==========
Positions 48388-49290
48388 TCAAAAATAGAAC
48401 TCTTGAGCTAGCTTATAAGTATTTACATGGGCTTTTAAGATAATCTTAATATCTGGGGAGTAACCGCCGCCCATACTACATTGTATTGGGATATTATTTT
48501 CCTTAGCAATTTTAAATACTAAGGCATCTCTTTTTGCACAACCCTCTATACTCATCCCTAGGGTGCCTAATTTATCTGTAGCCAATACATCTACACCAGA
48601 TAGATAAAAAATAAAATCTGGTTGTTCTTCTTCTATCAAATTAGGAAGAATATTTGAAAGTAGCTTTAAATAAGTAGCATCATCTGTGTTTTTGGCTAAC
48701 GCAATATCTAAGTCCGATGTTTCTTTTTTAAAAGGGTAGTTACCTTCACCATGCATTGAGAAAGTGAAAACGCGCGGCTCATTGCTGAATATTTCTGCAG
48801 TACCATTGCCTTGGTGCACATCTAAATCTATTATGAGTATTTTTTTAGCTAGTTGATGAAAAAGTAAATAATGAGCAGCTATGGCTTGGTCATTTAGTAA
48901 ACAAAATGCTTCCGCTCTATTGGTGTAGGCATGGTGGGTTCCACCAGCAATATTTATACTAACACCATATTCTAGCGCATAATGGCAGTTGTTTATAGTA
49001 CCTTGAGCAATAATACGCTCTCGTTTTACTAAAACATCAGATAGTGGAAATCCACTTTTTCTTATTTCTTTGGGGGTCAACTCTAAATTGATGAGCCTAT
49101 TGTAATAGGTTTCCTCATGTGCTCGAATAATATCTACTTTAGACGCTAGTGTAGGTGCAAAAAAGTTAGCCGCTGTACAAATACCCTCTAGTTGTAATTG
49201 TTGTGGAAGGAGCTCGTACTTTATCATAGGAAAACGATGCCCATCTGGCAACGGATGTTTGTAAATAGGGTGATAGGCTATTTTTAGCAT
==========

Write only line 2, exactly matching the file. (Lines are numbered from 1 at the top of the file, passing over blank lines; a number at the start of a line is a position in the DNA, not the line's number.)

48388 TCAAAAATAGAAC